Commingling of funds occurs when a trustee combines trust funds and other funds into one common bank account. Trustees are not ordinarily permitted to commingle funds of a particular trust with any other funds. It is significant that the Act does not require that the trust funds be placed in a separate bank account. Case law considering the provisions of the former legislation had established a requirement to keep a separate bank account for each improvement.
It is important that when a contractor or subcontractor commingles trust funds with other funds that it keep scrupulous accounting records. Although the trust funds may be combined with other funds in a single bank account, the strict trust obligations still attach to those trust funds and they must only be used in accordance with the statutory trust. In other words, the contractor or subcontractor must be able to show precisely where and in what amount trust funds are received and subsequently allocated.
iv. Garnishing Orders
It is an offence under Section 11 of the Act for a trustee to act contrary to the garnishment provisions in Section 13( 2). The prescribed form sent to the garnishor (the party requesting that the funds be paid directly into court by the garnishee) provides the garnishor with notice that the funds remain subject to the trust created under Section 10 and makes it clear to all parties that the interest of the beneficiaries to the trust take priority over the interest of the garnishor.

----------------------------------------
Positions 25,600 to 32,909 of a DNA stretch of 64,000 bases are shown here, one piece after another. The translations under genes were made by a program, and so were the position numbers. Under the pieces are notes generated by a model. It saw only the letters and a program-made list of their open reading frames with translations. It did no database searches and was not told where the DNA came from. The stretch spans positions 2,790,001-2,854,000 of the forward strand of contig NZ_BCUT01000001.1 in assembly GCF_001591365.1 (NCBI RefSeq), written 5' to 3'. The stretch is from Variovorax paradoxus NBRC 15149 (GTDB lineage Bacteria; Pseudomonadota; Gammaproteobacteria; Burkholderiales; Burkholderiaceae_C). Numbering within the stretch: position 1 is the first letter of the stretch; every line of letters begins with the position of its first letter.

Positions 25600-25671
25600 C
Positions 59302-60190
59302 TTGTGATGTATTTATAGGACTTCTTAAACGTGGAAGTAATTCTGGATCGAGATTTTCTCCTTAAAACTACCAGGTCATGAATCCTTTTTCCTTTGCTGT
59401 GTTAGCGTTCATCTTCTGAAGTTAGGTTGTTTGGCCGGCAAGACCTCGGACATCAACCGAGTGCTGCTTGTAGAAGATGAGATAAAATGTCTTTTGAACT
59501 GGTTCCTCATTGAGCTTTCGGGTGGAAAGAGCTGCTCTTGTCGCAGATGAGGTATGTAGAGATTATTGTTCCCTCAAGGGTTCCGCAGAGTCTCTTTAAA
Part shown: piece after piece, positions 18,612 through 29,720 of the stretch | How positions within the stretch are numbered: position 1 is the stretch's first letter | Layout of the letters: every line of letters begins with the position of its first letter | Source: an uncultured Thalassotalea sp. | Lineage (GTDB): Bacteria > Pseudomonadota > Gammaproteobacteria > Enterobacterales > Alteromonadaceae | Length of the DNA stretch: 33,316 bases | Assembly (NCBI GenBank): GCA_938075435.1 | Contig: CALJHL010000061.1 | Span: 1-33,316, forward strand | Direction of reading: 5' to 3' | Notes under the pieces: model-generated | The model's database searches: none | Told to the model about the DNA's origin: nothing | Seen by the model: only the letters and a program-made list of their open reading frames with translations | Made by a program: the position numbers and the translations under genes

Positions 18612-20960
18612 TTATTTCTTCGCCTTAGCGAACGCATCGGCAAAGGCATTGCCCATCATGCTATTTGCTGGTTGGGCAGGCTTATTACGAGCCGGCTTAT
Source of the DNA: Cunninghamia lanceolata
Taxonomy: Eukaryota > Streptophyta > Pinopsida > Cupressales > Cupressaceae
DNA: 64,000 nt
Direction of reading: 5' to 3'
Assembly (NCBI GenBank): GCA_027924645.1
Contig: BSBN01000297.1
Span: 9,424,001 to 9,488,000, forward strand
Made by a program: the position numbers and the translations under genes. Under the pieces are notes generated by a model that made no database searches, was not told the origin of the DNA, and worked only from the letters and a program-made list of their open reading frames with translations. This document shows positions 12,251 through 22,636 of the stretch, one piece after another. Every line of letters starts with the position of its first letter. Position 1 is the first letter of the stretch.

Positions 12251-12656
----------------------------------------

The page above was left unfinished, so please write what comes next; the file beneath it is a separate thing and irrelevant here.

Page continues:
d. What Are The Rights Of A Lender In Respect Of Trust Funds?
Lenders often seek to attach funds deposited into the bank account of a contractor or subcontractor for the purposes of applying those funds to indebtedness owed to the lender by the contractor or subcontractor. This possibility arises where the contractor or subcontractor maintains a bank account at the bank or financial institution that has has provided financing for the improvement. In many cases, the deposited funds will be subject to a trust and the question arises as to whether appropriation by the lender in such a manner constitutes a breach of trust.
The law on this point is quite complex. In general though, if the lender receives funds in the ordinary course of business and in good faith, the lender will not be liable for a breach of trust. Section 11( 6) of the Act has incorporated this common law test into the legislation.
Applying funds on deposit to a revolving line of credit has been held to be in the "ordinary course of business". But where a lender is aware that the borrower is not in compliance with the builders lien legislation, the lender may be found in breach of trust by knowingly assisting the borrower in misappropriating trust funds. Furthermore, a bank may be liable if it assists a trustee in dishonest or fraudulent conduct.
e. What Are The Civil Remedies For A Breach Of Trust?